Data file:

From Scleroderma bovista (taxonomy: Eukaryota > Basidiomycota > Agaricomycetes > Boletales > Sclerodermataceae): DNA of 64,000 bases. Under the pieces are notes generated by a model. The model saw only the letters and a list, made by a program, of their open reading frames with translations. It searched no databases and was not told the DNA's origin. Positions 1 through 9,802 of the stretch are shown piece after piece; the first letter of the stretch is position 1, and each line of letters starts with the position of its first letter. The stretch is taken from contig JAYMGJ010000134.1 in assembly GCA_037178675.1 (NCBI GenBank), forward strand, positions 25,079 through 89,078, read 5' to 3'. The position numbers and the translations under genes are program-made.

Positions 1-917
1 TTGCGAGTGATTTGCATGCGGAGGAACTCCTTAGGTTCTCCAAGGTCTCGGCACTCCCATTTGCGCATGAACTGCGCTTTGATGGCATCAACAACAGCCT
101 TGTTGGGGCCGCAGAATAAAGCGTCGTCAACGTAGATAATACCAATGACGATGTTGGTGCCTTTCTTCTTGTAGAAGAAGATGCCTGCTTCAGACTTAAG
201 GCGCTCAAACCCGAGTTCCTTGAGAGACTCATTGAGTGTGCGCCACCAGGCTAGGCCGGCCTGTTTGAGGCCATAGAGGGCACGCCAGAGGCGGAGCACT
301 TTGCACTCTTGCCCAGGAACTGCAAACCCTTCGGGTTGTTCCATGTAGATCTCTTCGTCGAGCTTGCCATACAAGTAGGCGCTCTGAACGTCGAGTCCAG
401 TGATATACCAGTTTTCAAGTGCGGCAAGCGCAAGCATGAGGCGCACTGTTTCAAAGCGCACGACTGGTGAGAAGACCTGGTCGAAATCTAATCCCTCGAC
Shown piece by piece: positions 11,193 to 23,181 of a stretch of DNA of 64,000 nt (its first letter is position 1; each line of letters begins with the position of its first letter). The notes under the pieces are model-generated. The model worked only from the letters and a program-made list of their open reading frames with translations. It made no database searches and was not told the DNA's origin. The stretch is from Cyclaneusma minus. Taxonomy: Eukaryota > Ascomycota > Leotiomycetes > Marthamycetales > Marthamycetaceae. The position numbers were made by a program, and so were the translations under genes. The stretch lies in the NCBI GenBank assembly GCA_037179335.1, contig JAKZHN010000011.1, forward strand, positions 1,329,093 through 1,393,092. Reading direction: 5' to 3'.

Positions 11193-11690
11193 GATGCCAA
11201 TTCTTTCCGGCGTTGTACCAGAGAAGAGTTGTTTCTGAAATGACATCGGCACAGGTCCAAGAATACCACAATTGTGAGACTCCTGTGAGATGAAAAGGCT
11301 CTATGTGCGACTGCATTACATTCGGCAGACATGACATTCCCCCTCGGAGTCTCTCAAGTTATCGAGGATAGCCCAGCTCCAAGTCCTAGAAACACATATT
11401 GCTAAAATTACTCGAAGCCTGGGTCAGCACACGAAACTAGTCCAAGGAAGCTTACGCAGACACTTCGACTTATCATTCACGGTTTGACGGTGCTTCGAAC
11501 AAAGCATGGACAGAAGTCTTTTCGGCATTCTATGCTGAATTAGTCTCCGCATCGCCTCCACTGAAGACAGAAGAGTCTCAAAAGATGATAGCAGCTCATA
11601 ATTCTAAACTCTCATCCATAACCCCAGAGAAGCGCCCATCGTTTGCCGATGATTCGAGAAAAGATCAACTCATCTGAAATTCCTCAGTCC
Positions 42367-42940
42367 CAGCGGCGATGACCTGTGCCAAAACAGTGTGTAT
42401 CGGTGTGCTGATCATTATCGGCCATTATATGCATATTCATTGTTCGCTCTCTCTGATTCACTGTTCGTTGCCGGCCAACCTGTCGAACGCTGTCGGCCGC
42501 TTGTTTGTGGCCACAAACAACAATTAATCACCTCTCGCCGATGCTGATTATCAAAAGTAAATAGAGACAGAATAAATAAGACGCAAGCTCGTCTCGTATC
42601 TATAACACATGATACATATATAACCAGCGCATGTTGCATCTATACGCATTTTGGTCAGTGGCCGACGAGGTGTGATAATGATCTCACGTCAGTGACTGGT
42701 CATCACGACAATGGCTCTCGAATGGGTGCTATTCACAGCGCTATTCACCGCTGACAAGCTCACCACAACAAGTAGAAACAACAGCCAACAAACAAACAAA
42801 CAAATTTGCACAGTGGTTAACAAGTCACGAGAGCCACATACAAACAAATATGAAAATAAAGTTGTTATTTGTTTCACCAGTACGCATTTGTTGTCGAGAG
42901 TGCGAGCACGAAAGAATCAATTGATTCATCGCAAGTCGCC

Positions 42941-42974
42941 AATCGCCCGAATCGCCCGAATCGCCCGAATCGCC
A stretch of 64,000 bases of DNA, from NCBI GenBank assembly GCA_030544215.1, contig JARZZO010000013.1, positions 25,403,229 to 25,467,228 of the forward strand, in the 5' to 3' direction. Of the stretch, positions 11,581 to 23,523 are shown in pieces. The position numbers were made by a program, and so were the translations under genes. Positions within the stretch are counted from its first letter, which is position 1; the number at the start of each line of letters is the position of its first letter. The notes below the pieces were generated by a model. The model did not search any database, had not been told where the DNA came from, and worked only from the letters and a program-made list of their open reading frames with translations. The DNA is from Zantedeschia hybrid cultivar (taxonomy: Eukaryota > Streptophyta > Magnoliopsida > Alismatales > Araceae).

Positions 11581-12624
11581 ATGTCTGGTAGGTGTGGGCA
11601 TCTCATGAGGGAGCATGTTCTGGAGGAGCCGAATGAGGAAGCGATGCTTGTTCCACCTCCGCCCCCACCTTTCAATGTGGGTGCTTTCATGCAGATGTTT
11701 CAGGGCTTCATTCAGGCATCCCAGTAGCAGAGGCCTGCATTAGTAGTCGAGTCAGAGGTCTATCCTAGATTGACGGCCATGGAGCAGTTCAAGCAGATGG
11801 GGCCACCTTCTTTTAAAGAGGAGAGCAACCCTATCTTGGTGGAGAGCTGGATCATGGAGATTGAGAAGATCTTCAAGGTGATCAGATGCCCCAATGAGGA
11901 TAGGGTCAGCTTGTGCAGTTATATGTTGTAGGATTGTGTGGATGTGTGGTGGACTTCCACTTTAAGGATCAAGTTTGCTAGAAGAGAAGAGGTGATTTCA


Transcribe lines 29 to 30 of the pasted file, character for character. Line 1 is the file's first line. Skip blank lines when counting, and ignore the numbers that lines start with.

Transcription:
11601 TCTCATGAGGGAGCATGTTCTGGAGGAGCCGAATGAGGAAGCGATGCTTGTTCCACCTCCGCCCCCACCTTTCAATGTGGGTGCTTTCATGCAGATGTTT
11701 CAGGGCTTCATTCAGGCATCCCAGTAGCAGAGGCCTGCATTAGTAGTCGAGTCAGAGGTCTATCCTAGATTGACGGCCATGGAGCAGTTCAAGCAGATGG